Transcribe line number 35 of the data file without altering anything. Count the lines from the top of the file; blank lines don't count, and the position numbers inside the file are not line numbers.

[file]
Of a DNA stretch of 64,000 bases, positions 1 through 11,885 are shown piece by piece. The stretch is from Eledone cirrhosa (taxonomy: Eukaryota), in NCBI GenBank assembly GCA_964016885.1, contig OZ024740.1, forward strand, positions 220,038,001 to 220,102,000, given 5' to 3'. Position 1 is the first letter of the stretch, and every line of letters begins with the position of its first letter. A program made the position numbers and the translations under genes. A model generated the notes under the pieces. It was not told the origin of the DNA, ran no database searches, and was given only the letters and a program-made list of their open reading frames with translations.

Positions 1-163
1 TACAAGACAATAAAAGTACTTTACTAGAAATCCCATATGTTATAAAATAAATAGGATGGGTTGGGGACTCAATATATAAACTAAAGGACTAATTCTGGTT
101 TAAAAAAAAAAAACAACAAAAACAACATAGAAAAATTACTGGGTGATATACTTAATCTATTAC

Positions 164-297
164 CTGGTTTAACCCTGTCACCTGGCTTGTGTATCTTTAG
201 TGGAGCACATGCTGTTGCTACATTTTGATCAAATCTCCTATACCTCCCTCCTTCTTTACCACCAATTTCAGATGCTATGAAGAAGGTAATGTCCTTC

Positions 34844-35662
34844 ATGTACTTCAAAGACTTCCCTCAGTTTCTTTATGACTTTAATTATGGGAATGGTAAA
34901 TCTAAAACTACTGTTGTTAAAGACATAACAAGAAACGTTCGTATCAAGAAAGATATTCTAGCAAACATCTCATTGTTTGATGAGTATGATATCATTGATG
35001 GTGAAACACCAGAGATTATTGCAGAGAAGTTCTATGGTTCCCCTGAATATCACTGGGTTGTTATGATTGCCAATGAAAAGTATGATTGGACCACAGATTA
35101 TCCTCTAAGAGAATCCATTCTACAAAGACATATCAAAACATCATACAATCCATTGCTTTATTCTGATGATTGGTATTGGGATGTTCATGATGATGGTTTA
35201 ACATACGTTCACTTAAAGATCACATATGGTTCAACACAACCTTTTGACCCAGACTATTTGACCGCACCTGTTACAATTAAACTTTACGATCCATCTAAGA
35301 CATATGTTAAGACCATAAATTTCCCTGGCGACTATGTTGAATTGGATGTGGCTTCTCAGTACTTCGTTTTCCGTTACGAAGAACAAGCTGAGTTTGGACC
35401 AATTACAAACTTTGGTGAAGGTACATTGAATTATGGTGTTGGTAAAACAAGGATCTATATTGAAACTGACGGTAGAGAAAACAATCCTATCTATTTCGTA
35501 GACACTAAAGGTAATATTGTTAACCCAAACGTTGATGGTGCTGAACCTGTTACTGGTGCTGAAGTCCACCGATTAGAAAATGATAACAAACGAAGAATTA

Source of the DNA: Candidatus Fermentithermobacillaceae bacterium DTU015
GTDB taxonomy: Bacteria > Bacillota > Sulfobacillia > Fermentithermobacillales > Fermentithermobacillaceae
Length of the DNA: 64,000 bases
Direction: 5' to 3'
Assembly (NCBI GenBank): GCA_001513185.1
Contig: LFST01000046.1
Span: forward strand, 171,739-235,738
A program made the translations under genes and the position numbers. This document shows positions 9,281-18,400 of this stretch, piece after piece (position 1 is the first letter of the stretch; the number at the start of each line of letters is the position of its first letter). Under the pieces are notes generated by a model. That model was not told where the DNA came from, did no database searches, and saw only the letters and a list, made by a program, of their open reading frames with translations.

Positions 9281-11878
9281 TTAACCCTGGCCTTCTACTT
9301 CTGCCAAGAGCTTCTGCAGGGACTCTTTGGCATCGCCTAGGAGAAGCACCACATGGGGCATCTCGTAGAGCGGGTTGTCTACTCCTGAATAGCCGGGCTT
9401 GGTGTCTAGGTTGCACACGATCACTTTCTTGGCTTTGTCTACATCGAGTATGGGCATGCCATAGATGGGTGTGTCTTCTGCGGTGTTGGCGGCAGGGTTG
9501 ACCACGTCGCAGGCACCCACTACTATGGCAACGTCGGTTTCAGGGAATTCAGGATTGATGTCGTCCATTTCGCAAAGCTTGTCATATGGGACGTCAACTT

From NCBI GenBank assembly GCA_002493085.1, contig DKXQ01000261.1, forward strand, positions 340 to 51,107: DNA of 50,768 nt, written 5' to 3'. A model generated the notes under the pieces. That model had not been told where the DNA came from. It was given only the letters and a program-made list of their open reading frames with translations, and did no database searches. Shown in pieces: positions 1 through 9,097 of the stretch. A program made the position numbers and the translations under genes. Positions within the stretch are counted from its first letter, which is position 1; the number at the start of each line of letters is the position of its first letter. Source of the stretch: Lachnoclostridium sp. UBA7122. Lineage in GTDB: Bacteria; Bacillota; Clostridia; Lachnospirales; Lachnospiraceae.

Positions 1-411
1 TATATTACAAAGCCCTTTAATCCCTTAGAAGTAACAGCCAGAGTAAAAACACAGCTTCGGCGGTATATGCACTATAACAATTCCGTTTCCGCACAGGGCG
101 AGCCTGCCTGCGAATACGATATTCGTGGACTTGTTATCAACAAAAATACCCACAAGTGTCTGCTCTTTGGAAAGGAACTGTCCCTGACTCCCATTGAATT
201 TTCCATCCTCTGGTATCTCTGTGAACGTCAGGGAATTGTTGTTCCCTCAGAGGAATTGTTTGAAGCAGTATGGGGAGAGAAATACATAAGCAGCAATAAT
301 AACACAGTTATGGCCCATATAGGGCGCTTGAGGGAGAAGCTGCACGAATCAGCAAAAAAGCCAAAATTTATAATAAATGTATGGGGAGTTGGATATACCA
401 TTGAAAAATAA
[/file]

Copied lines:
301 AACACAGTTATGGCCCATATAGGGCGCTTGAGGGAGAAGCTGCACGAATCAGCAAAAAAGCCAAAATTTATAATAAATGTATGGGGAGTTGGATATACCA